The official announcement that Delhi University will reopen its doors to students after being shuttered for the better part of the last two years has caused a jubilant outcry among many. However, for many, the fear of the upcoming offline form of testing has become a downer. Students have been taking open book examinations (OBE) on the virtual campus until now. The exams for first semester students will be conducted in an “online” format, according to Vikas Gupta, DU’s registrar, and Rajni Abbi, DU’s proctor, said in a recent speech on campus that “since the exams of freshers are slated for March, there is a possibility that they will be called to the campus only after their exams.”
Meanwhile, students in the fourth and sixth semesters are still awaiting information on how they will take the upcoming examinations, which are set to take place in May. Although some students prefer offline examinations, many others aggressively advocate for online or mixed exams.
Offline exams will be good
“Online lessons and offline classes cannot be compared in terms of educational quality,” says Disha Bhatia, a second-year student at Gargi College. This holds for both online and offline tests. Because of the digital campus, giving the OBE in an online mode was a requirement till today. But now, since we’ll have access to a physical library, face-to-face connection with professors, tutorial hours to clear up questions with teachers, and the overall sense of an offline campus, I don’t see why offline exams shouldn’t be attempted. It almost seems strange to take online examinations at a school that isn’t online.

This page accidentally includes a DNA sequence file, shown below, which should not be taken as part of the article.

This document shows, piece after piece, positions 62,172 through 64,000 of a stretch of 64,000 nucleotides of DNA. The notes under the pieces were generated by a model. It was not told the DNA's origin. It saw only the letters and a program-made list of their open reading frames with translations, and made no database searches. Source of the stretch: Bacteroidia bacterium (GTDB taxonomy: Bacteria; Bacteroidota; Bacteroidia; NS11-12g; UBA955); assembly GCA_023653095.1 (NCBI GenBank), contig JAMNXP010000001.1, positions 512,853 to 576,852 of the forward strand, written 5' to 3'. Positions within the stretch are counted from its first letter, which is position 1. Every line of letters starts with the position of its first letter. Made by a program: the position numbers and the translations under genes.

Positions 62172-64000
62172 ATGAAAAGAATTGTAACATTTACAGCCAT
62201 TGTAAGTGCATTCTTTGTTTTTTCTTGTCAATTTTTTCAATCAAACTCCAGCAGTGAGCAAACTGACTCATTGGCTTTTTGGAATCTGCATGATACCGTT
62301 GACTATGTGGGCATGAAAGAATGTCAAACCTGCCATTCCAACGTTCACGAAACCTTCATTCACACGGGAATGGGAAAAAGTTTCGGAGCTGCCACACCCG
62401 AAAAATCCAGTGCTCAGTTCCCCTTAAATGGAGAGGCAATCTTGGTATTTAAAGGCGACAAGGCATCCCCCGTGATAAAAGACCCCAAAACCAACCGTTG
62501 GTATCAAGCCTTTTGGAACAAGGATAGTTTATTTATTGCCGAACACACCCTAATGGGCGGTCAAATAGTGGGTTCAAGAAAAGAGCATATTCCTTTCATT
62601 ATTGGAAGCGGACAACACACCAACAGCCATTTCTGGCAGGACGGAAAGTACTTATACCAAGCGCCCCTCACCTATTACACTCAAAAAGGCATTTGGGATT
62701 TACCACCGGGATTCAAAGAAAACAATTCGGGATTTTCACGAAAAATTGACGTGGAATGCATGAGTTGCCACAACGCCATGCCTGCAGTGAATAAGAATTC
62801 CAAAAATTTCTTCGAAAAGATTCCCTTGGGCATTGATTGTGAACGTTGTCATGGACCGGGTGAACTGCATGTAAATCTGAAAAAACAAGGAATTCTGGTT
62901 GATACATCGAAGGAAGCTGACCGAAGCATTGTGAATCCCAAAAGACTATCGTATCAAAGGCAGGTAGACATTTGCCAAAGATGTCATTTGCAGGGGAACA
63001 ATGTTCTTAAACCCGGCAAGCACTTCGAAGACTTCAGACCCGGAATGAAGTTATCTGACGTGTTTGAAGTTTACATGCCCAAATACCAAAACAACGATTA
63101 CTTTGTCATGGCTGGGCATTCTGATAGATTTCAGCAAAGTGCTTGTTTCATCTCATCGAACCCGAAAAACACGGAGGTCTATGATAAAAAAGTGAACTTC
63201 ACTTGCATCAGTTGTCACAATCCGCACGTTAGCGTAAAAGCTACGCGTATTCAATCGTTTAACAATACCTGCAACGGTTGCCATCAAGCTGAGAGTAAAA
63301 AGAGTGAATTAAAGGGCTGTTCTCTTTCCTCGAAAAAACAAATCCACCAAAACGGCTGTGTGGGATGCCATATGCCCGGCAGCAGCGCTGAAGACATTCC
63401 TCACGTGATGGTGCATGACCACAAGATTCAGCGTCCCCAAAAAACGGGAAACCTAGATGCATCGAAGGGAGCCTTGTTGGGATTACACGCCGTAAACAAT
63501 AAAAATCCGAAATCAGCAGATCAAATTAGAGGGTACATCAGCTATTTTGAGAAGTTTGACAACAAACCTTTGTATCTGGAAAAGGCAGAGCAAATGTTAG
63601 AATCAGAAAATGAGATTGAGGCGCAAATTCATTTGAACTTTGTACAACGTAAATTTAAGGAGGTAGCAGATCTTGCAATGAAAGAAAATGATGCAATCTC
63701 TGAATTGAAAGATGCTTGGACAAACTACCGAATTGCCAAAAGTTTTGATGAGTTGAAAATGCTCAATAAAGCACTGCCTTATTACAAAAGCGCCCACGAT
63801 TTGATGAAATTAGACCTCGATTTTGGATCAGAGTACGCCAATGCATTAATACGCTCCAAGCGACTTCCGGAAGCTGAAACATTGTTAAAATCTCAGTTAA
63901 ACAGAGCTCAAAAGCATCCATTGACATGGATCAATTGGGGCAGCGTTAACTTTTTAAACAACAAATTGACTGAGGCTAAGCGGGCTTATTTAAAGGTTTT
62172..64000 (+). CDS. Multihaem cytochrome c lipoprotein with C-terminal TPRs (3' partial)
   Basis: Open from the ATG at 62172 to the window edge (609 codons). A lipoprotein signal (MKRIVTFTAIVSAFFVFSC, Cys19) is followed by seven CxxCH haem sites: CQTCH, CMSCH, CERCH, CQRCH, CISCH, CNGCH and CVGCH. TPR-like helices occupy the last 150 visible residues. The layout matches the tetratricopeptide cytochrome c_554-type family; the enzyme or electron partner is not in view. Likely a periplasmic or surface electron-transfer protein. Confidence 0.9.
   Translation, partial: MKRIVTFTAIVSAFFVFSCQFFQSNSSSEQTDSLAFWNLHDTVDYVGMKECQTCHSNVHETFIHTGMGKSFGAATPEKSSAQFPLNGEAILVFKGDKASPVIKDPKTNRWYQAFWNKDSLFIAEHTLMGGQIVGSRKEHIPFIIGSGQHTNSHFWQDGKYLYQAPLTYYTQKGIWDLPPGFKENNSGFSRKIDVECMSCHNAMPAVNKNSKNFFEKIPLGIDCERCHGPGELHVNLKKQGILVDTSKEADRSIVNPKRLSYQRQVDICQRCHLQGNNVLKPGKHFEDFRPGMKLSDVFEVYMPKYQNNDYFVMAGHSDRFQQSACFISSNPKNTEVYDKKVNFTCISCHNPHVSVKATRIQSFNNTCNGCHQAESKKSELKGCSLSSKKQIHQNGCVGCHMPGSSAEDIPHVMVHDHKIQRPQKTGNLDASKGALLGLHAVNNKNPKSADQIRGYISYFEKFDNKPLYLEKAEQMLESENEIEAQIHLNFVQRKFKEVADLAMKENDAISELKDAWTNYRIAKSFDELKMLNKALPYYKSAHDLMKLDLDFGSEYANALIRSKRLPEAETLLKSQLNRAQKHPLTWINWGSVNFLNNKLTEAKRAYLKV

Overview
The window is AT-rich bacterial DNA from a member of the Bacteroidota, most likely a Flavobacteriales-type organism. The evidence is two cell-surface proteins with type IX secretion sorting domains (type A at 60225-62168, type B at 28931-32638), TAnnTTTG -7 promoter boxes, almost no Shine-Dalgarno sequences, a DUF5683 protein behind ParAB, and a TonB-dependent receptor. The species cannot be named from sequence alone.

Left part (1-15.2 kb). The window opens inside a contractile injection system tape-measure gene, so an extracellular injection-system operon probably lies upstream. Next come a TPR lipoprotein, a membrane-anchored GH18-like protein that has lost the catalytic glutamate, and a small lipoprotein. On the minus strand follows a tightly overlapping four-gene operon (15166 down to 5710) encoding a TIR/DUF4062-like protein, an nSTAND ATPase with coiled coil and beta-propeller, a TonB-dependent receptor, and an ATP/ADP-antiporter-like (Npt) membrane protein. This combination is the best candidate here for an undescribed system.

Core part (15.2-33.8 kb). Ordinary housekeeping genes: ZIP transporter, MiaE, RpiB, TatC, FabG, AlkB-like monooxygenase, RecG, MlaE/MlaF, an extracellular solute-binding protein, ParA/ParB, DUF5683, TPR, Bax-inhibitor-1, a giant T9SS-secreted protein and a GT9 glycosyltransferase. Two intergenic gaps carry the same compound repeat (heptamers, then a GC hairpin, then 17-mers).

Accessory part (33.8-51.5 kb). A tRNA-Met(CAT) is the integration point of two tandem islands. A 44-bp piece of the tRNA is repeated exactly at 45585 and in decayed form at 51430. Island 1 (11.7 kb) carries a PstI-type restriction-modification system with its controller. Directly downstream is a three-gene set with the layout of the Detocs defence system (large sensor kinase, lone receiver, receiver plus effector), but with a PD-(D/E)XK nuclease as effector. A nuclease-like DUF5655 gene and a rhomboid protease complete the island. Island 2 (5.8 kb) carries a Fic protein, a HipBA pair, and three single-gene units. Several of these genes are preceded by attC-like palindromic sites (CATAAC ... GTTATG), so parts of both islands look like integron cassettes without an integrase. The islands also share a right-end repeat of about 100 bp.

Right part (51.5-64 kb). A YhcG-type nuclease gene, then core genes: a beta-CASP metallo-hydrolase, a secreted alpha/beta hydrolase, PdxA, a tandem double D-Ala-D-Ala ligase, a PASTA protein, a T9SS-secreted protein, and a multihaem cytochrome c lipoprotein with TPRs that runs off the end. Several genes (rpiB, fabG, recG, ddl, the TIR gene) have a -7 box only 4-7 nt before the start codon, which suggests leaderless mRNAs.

After two years of studying via video lessons and several open-book tests, I believe it is time to devote our full attention to our education. I don’t want to be mistaken for a “Covid batch” applicant when I go for job interviews tomorrow. I want to be able to demonstrate that I have faced the same arduous educational hurdles as alumni of such a prominent university. “
Not enough time to prepare for offline exams suddenly
At least a month or two to settle into our accommodations, learn our way around the city, and prepare extensively for the entire year’s syllabus for our year-end examinations, says Vinit Mehta, a second-year student at Hansraj College. Adjusting to college life, dealing with peer pressure, understanding and engaging in extracurricular societies, and taking offline tests all at the same time is too much to bear. We’ve never been to a college campus or lived a typical college life, and now we’re being thrown into a new location and being pushed to take offline examinations after two years of online assessments.
Unfamiliar with offline exam pattern
“We have not done an offline project, gone to the library to search for literature,” says Manish Mourya, a second-year student at Atma Ram Sanatan Dharma College. We don’t even have course books for most of us. We’ve been using digital resources to study. We did the majority of our study by reading publications on the internet. We’ve also never taken an offline exam before. I spoke with my super seniors, who informed me that DU papers are incredibly long and that students require a lot of practise in creating mock question papers to attempt all of the questions.
Also, in OBE, we had plenty of time to do our papers because we had our books right next to us. When we haven’t even attempted an offline assignment, how can we master the art of offline exams? Is it even possible to have offline papers? How will we be seated at college to maintain social distance during exams? When students are taking exams for the first time, blended mode should be encouraged. Otherwise, everything would be too much for us, and we would end up scoring extremely poorly. “